This article is from the archives of the UB Reporter.

Bacigalupo awarded Radcliffe fellowship

Controversial shaman Francisca Kolipi is the subject of Ana Mariella Bacigalupo’s new book.

  • Ana Mariella Bacigalupo will use the Radcliffe fellowship to finish her fourth book.

Published: May 3, 2012

Ana Mariella Bacigalupo, an associate professor in the Department of Anthropology, is a noted scholar of shamanism among the indigenous Mapuche of south-central Chile.

In recognition of her significant contribution to the fields of anthropology, sociology, psychology and studies of culture change, colonization and folk or traditional healing, she has received a full fellowship from the Radcliffe Institute for Advanced Study at Harvard University for the 2012-13 academic year.

The Radcliffe Institute awards the prestigious fellowships to scholars “at the forefront of the sciences, humanities, social sciences, arts and professions (with) exceptional promise and demonstrated accomplishments.” The award, which will pay most of Bacigalupo’s UB salary while she is at Harvard, permits fellows to work on projects in a multidisciplinary community of scholars with access to all Radcliffe and Harvard resources.

During her fellowship year, Bacigalupo will complete her fourth book, “The Lives of Francisca Kolipi: Mapuche Shamans and Mythohistory in Southern Chile,” under contract with The University of Texas Press.

The book continues Bacigalupo’s exploration of Mapuche culture, in this case uncovering the creative ways in which the Mapuche use biographical mythohistories to challenge the Western-style history of their subordination written by their Chilean colonizers.

“What is unique about these mythohistories,” she says, “is that they challenge the dominant linear political and economic history by prioritizing spirituality over politics. So, even though Chileans hold socio-political and economic dominance over Mapuche through the nation state and the reservation system, Mapuche mythohistories narrate their spiritual dominance over the Chilean colonizers.”

According to experts, this conflation of myth and history, when deeply held to represent reality, can provoke emotional conviction strong enough to propel believers from what they “are” to what they believe they are or may become. They actually can change the psychosocial reality in which the believers operate; in this case, subjugating the subjugators and creating a realm of pride, strength and hope in which they, not their colonizers, are in control of their lives and destinies.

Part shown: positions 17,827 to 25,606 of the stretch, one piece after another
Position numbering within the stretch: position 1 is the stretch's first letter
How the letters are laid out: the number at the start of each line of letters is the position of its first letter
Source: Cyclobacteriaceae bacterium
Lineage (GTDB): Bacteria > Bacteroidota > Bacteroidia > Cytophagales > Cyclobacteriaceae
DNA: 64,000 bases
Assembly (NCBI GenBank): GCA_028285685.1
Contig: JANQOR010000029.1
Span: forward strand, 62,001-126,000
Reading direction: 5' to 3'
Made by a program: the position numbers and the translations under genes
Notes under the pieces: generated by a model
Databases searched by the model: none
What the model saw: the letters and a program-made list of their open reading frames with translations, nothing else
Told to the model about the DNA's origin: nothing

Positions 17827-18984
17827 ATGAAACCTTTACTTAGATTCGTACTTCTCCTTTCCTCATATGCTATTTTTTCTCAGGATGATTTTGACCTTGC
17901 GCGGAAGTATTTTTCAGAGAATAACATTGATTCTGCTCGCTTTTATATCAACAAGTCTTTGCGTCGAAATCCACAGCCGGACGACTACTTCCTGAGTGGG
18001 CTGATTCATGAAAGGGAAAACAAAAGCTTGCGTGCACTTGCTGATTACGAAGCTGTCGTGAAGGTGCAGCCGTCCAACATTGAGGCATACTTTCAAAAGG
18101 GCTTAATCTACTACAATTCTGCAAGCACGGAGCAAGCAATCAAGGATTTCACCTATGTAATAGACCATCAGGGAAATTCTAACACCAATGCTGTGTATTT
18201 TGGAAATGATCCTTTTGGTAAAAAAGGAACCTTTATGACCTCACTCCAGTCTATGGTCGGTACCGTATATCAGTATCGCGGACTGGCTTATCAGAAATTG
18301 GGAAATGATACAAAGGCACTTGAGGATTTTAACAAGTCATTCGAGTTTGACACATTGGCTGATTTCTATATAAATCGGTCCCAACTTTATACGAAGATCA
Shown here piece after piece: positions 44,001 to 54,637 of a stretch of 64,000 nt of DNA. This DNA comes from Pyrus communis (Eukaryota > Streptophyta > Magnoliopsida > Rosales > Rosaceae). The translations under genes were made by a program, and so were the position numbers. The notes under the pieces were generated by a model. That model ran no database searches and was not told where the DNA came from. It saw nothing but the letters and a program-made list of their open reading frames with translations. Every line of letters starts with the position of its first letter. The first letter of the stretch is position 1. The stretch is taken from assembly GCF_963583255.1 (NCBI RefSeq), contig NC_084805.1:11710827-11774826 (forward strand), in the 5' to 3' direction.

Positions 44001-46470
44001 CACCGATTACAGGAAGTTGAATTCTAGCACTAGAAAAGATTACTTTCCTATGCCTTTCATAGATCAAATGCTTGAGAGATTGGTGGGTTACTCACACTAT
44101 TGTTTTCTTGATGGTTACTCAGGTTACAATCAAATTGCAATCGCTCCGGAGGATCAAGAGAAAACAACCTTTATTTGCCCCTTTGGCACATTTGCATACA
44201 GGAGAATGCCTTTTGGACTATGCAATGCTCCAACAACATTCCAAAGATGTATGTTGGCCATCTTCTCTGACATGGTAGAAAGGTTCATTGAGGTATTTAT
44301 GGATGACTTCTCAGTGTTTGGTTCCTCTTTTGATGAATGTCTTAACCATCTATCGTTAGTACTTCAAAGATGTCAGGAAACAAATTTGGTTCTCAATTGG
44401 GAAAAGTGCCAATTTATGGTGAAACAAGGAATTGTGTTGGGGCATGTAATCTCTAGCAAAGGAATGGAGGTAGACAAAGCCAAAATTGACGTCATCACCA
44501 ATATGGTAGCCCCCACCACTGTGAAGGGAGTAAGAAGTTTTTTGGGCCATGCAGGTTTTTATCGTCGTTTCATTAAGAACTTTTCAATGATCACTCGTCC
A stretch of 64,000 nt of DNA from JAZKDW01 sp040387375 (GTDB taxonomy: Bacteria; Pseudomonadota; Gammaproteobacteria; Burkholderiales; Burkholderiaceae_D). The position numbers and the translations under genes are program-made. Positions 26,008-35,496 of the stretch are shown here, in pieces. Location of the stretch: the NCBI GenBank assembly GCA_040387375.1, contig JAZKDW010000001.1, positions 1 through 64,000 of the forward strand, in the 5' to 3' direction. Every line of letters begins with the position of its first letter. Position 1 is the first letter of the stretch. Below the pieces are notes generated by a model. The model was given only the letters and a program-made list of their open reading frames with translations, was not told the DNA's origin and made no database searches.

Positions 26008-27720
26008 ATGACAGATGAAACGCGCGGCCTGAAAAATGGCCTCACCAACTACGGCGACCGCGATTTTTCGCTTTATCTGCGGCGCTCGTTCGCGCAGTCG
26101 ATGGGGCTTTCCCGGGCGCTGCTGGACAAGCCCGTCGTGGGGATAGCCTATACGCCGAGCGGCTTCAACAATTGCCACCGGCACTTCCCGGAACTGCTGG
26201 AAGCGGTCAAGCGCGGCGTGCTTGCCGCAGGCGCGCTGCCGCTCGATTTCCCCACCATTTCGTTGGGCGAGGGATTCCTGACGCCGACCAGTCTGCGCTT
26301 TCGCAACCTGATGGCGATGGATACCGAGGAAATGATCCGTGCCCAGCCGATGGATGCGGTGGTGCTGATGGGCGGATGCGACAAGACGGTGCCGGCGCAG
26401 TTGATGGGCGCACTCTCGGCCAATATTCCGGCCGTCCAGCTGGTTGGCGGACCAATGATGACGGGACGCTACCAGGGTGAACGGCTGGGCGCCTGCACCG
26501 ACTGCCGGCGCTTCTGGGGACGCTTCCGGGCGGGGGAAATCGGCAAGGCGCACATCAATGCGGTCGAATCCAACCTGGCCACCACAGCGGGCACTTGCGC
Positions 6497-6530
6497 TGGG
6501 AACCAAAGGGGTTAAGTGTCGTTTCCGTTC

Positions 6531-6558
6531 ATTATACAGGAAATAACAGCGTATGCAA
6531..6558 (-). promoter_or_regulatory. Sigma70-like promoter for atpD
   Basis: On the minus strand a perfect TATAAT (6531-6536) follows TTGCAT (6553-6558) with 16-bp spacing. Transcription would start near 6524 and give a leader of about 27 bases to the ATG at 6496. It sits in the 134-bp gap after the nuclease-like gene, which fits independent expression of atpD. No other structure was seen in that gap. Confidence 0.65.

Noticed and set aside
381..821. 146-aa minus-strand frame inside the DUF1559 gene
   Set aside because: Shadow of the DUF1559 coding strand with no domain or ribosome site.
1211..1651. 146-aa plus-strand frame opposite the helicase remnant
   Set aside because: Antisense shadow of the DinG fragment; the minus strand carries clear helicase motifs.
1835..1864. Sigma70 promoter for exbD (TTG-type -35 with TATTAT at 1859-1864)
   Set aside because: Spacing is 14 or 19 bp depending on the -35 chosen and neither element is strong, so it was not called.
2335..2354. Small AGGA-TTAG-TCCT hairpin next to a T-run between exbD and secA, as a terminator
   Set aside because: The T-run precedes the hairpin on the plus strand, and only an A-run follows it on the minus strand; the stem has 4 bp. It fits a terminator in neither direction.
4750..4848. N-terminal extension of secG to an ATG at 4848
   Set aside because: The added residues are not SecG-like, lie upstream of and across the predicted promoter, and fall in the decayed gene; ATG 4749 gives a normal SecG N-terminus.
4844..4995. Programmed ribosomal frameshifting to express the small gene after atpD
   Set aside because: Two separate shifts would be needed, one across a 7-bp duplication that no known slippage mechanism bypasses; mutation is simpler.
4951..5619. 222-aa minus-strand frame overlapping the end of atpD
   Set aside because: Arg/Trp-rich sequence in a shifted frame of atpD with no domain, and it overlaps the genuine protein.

Bacigalupo explains that these mythohistories are simultaneously linear and cyclical, and permit the Mapuche to express their past in terms of their own historical consciousness by producing narratives that reverse the usual colonial dynamics of subordination.

“In the stories, the Mapuche re-present their past as a history of powerful shamans, ‘reborn’ into actual historical figures,” she says, “and the reborn shamans are then able to employ their significant powers to, for instance, ‘defeat’ the powers of colonization and get their land back.

“They also use ethnographies and texts of colonization in magical ways to the same end,” she explains, “blowing smoke over ‘official’ documents like bibles or land deeds, for example. They believe that this action revives in the present the spiritual realities in which the documents were produced, which allows the Mapuche to manipulate these realities for their own ends.”

Because Mapuche shamans and their actions are central to the mythohistories, Bacigalupo focuses her new book on the life, death and potential rebirth of one shaman, Francisca Kolipi, a controversial Catholic mestiza shaman in the Mapuche community of Millali, with whom she worked before Kolipi’s death 16 years ago.

The community believes that Bacigalupo’s ethnography will store and circulate Francisca’s special powers and may help bring about the rebirth of her shamanic spirit in a new shaman.

Bacigalupo’s most recent book is “Shamans of the Foye Tree: Gender, Power and Healing among Chilean Mapuche” (2005 University of Texas Press). The result of 15 years of field research, it was the first study to follow shamans’ gender identities and performance in a variety of ritual, social, sexual and political contexts.

Here, Bacigalupo employed the metaphoric centralizing theme of the foye or cinnamon tree, which serves as a source of symbolic healing and medicinal qualities, as well as a sacred emblem of shamanic authority and ritual performance among the Mapuche.

Bacigalupo previously has won fellowships from, among others, the John Simon Guggenheim Foundation, Rockefeller Foundation, National Endowment for the Humanities, National Humanities Center, the School for Advanced Research (Santa Fe) and Harvard Divinity School.